There were too many well-marked and paved roads
For it to be Small Town America. Was only wanting
The antique store with the ribboned-off rocking chair
In which the very Martha Washington once perched,
Or just something easily identified as quaint
By the camera-slung and tube-socked visitors.
For redemption, there were mom-and-pop diners,
Bottomless cups of coffee, boys drinking
Blue Moon on back porches, and, in the summer,
As if imported by the tourism council, the insects
Sawing nightly at their violin legs.
Rained sometimes, too: the weather clearing
The accumulated dust and boredom of late July.
But what I remember best were the women out front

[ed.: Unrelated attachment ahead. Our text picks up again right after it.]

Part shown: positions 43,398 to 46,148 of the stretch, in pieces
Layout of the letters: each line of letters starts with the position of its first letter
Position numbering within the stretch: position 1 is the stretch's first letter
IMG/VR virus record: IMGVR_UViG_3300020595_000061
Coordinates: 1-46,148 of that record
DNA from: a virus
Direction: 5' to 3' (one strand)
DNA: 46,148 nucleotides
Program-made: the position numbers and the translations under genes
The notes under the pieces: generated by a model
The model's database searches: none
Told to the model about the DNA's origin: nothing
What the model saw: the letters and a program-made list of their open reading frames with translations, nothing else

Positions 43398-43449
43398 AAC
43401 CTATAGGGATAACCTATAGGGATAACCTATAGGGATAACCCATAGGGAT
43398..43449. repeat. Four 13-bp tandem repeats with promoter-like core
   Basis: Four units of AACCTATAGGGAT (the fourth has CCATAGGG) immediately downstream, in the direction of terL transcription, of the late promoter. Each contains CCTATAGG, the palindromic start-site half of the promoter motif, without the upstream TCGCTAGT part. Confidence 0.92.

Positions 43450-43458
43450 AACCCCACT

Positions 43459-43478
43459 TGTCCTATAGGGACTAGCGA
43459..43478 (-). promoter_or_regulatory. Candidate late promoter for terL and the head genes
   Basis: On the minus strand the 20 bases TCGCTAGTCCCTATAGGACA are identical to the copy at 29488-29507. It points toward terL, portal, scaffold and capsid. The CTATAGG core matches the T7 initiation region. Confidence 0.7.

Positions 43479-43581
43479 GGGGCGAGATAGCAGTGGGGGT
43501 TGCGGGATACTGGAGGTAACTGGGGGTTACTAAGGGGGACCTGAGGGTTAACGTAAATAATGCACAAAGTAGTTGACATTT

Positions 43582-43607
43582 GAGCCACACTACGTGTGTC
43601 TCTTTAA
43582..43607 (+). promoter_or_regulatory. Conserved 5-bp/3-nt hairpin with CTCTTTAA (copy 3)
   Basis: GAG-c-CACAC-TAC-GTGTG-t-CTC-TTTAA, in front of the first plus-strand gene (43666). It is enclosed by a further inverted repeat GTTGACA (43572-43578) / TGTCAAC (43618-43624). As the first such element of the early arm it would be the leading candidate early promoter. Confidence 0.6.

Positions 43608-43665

Hal’s Sandwich Shoppe – the last two letters of which
Were tacked on stupidly by his son, Harry, years back –
The women out front in shawls: real good
At gluing their judgment to anything
That they thought deserved it and a lean tongue.
Each year, one girl grew fat with the warming months,
Her boy always long gone or off to the war.
Poor Lily last August, Stephanie with the midriff. Fates
Of this small place, the porch bound women
Honey-stuck their eyes. Forcing each girl
To endure. The chairs creaked and signs swung,
The expansion in that swelling New Hampshire heat.